A week in the life of a publisher is more like ten days.
Where do I start? Let me look back, in anger, at the calendar – now then, yes, the last few days have been slightly hazy, so you'll forgive me if I just touch upon the main events thereof (is that correct English? I hope so – but then I write "under the influence", as one of my readers recently pointed out, so any slips can be forgiven).
Let's say, then, that my last week begins six days ago – a Wednesday, as I recall it. I had a very pleasant late lunch with Gary Pulsifer and Daniela De Groote of Arcadia. We went through some red wine, a few John Calder anecdotes and a long cahier des doléances éditoriales, emerging from the lunch, if not more perplexed, certainly none the wiser.
Then I went to Foyle's, where I was pleased to see there were still many unsold copies of Blair's book, which had been released that day and was obviously not flying off the shelves – and four copies of my own book (!). I had coffee with Rosie Alison and proudly showed her my latest book acquisition, Tim Parks's Teach Us to Be Still. Her many fans will be delighted to hear that she is working on a new novel, which – she assures – will outshine The Very Thought of You. Music for my ears – I cannot deny that I am lighting up a candle every evening in our local Catholic church.
Then I rushed to a peculiar game of pool: Editors vs Writers. The editors were myself and our valiant classics editor Christian Müller; the writers were the formidable pool players Sean Ashton and Tom McCarthy. We were beaten 6:1 – it was horrible. Our only victory was by default when Sean accidentally potted the black ball. And then – I am not saying this through spite or envy – but everything seems to be going Tom's way these days, from winning at pool to being shortlisted for the Booker . . .
The following day, Friday – no, hang on a sec – Thursday, after a long day at work I went out with Jonathan and Alison of CPI and Louise of Continuum – first to Vallandry in Great Portland Street and then to see a production of Into the Woods at the Regent's Park theatre.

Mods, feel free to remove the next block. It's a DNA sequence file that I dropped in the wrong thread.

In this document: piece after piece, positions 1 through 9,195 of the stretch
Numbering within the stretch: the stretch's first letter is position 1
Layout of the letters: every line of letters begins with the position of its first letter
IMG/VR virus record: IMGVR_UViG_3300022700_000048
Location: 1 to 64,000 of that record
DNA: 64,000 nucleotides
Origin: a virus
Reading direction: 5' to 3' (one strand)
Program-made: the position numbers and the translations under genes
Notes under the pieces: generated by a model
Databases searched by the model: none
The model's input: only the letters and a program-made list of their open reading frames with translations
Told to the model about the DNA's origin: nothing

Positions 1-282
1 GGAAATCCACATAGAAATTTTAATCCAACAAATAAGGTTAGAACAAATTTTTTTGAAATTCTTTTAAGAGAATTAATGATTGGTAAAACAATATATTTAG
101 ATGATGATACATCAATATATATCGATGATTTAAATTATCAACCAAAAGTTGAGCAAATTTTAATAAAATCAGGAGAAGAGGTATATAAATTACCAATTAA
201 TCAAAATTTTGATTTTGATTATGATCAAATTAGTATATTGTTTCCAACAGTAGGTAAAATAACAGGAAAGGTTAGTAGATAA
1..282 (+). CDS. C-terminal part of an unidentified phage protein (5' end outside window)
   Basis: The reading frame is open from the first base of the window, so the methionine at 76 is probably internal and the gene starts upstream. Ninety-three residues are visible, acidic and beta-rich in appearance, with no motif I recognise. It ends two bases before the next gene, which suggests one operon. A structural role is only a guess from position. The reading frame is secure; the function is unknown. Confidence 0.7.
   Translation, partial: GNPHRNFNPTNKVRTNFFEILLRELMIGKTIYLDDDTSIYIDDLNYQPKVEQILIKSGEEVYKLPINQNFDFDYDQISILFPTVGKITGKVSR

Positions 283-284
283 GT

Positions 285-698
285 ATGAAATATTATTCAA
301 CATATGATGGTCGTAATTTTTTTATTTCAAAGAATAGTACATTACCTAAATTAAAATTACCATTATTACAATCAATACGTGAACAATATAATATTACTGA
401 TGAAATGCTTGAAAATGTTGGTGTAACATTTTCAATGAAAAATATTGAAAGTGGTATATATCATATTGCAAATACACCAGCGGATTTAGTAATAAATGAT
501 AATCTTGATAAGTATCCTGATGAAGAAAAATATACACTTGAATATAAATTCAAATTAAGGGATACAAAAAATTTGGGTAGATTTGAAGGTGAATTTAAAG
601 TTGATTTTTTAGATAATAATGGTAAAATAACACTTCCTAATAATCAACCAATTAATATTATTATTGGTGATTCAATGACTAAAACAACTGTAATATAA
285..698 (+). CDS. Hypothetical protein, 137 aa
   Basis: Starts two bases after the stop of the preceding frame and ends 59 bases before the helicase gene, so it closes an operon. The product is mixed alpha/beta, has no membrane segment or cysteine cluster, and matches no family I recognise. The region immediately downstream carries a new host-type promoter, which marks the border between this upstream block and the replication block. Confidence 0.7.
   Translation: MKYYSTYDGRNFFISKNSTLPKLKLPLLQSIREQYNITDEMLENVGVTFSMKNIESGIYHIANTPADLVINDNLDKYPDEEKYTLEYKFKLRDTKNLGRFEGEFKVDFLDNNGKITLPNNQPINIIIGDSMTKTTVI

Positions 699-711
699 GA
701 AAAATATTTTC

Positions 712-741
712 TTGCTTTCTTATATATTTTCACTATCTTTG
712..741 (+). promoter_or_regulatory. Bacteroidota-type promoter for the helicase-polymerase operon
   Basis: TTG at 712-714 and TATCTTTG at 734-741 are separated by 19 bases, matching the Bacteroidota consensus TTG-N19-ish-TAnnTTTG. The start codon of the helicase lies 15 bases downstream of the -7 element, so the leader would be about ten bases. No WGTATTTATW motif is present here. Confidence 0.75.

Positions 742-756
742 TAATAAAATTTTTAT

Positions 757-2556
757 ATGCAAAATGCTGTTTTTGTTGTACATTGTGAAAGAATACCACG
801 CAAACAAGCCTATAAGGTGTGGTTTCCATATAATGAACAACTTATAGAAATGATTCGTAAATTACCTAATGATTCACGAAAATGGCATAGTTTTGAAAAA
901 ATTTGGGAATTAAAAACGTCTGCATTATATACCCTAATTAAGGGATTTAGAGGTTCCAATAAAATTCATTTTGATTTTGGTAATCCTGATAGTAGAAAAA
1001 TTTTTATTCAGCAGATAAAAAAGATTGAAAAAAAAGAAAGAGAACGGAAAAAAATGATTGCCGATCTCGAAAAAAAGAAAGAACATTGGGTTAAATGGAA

Friday was the day when Elisabetta and the kids came back from Italy. There were two massive accidents on the M25, one clockwise and the other one anticlockwise, and somehow I managed to sneak in and out without too much trouble and get home safely after a short stop at Franco Manca.
Saturday and Sunday were spent reading, writing, watching films, doing a 250-piece jigsaw puzzle with the kids, enjoying our newly decorated flat and going out with our friends.
Monday was when we totally overhauled and redesigned our office and spent one whole day moving stuff in, out and around, knocking down walls, fitting shelves, throwing away books and ending up as tired as the poor Chilean miners.
Today was a quiet day, but in the evening Christian and I went to the Italian Institute for an event on Dante's Rime. What was amazing was not so much Prof. Malato's discourse (speech or talk won't do) or the actress's reading of Dante's poems in Italian and English, accompanied by a young woman playing Baroque music on a theorbo, but the after-event, when we met a boy who'd played Dante's Inferno on PS3 and told us, one by one, all the tricks to get through to "riveder le stelle". I hope I can convince Christian to elaborate on this, and I definitely want to check out this game.
From a strictly professional point of view, we have sent five books to the printer over the past few days, received our latest catalogues (which will be mailed out soon) and seen reviews of Alberto Manguel's All Men Are Liars in The Times and of Lindsay Clarke's The Water Theatre in the Financial Times.
So that's all I think. And if you wonder what I am up to when you don't hear from me on this blog – please keep wondering.